Wednesday, 17 February 2021

Questions (71, 105)

Jim O'Callaghan

Question:

71. Deputy Jim O'Callaghan asked the Minister for Transport if an assessment will be carried out to ascertain whether hospital and nursing home staff could use public transport without charge during Covid-19 restrictions. [7864/21]

View answer

Jim O'Callaghan

Question:

105. Deputy Jim O'Callaghan asked the Minister for Transport if a free travel scheme on public transport can be introduced during the pandemic restrictions for front-line healthcare workers. [8636/21]

View answer

Written answers (Question to Transport)

I propose to take Questions Nos. 71 and 105 together.

As Minister for Transport I have responsibility for policy and overall funding in relation to public transport.

The continued operation of the public transport sector is important and, from a very early stage in the Covid-19 crisis, public transport was designated by Government as among the essential services that could continue throughout the emergency. Guided by public health advice, measures have been introduced across the system to enable the continued operation of services during the pandemic.

There is continued strong messaging that public transport capacity remains restricted and, therefore, should only be used for essential travel, with only those who have to travel at peak times doing so. People are being encouraged to walk or cycle where practical, and organisations are encouraged to continue to facilitate working from home.

The Government is also spending considerable additional Exchequer funds on the public transport sector in order to support the continued operation of necessary services, despite the reduced demand and the restricted capacity owing to the Covid-19 situation. Government support for all public transport services in 2020 amounted to over €620m. For 2021 over €670m has been provided in funding in order to ensure that the existing level of public transport services, albeit at a higher cost, continue to operate in a safe manner. By comparison, the level of PSO and Local Link funding provided in 2019 was in the region of €300m.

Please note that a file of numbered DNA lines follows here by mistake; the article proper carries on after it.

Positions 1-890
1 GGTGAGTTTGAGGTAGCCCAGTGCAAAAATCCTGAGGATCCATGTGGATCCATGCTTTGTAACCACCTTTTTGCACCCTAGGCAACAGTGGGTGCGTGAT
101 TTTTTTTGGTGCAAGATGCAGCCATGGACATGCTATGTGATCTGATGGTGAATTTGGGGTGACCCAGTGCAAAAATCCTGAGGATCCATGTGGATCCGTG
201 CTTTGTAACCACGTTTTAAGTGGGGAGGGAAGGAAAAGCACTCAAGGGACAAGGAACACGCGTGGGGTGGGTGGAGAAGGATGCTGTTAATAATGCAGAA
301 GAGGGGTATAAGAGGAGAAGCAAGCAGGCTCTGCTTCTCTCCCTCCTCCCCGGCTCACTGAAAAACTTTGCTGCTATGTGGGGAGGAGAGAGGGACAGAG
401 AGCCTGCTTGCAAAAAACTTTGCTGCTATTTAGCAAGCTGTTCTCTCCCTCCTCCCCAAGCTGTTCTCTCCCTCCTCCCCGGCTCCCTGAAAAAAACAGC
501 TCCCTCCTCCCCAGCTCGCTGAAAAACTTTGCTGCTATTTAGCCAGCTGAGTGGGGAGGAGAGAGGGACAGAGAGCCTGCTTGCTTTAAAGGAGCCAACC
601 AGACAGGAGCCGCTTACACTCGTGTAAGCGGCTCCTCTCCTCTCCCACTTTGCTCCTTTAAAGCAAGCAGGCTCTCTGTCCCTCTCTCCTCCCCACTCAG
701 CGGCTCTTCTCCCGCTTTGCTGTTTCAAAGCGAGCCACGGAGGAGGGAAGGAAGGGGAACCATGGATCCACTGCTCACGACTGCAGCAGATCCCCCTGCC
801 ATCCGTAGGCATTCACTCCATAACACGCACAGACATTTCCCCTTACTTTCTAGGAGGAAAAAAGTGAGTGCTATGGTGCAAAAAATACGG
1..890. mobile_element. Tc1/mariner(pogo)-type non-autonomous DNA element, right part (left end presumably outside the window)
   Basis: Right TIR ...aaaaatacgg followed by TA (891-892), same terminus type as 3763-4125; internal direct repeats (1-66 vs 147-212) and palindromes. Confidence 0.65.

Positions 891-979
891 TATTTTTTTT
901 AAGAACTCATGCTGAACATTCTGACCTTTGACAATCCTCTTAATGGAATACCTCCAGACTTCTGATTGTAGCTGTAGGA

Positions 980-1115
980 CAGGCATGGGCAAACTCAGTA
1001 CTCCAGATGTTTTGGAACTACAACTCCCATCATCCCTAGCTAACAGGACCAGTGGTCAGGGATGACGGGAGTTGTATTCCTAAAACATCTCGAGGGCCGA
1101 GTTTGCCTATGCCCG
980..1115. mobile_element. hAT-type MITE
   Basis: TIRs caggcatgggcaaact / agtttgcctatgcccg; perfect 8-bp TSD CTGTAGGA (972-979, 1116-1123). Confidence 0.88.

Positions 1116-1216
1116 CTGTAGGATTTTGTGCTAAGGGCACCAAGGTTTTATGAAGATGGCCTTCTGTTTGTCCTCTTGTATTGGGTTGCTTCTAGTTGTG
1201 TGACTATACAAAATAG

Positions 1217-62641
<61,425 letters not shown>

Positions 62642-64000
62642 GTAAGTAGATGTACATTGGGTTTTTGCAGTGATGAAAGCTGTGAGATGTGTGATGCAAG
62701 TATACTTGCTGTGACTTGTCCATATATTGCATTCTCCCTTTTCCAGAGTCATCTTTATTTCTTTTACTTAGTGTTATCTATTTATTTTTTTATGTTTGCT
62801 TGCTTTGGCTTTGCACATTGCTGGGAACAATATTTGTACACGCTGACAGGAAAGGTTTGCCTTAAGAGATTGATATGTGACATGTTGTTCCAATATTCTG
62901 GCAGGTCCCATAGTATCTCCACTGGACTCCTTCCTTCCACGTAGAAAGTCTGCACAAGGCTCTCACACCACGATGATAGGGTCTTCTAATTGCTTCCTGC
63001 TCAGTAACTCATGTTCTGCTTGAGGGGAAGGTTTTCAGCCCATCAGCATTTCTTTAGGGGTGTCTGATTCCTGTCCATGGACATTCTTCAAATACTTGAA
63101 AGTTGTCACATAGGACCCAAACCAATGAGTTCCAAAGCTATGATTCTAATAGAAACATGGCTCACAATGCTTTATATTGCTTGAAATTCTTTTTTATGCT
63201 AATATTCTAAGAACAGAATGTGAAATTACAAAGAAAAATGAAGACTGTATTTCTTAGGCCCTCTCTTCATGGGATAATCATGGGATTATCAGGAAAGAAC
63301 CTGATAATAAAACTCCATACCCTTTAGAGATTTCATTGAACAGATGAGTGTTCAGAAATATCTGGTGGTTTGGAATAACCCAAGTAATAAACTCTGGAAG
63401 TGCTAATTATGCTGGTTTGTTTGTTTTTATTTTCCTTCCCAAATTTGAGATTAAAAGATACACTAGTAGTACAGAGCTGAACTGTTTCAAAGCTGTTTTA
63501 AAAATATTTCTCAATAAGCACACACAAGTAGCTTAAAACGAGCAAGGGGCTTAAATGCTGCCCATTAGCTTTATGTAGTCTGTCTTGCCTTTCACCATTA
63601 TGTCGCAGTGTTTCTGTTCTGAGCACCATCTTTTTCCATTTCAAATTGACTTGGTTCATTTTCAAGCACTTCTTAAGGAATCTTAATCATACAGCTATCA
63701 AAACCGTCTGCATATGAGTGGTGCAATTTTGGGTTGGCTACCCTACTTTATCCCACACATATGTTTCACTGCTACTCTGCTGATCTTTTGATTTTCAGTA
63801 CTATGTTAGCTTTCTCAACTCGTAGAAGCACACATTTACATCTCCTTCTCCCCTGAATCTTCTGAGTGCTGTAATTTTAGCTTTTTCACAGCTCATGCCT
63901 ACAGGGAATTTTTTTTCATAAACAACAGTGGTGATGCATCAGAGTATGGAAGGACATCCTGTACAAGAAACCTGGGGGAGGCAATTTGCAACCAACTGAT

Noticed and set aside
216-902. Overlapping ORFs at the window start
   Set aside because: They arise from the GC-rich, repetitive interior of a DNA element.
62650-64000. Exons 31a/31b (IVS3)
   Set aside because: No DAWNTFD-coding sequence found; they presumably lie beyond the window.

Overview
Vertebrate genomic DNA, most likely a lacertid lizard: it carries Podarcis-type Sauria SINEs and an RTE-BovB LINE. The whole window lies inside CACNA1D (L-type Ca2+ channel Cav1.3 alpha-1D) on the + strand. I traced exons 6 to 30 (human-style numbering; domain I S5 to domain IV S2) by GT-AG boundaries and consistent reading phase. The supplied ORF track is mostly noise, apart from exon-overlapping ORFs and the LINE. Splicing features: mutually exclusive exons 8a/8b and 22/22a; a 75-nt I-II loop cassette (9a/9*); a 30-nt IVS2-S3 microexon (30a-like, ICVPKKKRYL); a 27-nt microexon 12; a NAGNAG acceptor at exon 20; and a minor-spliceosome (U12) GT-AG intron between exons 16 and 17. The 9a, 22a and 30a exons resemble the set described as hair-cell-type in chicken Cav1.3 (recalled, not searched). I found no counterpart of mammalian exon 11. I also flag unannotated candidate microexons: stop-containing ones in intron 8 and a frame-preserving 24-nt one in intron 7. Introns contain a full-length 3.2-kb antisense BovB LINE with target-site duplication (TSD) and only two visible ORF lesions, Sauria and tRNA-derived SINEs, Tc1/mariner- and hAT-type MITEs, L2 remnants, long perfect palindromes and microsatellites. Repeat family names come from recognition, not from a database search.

In addition, last summer the Government approved temporary funding support for the non-PSO (licensed, commercial) bus sector in respect of its continuation of necessary bus services, and the duration of this support was recently extended.

The Government's Living with Covid Plan, clearly sets out the guidance and restrictions that will apply for all sectors, including public transport, at the 5 levels of the Plan, including strong messaging that people should use active travel as an alternative where this is feasible. The advice is aimed at ensuring public transport is safeguarded for those who need it most, most notably, essential workers.

The National Transport Authority (NTA) has the statutory responsibility for the regulation of fares in relation to public passenger transport services and also has statutory responsibility for securing the provision of public transport services by way of public transport services contracts in respect of services that are socially necessary but commercially unviable. The funding of those services comprises both the fares paid by passengers and the subvention payments from the Exchequer. The main purpose of the subvention payment is to meet the gap between income from fares and the cost of operating services.

Any assessment of a proposed change to public transport fare structures would be a matter for the NTA to consider in the first instance. I have, therefore, referred the Deputy's question to the NTA for direct reply. Please advise my private office if you do not receive a reply within ten working days.

A referred reply was forwarded to the Deputy under Standing Order 51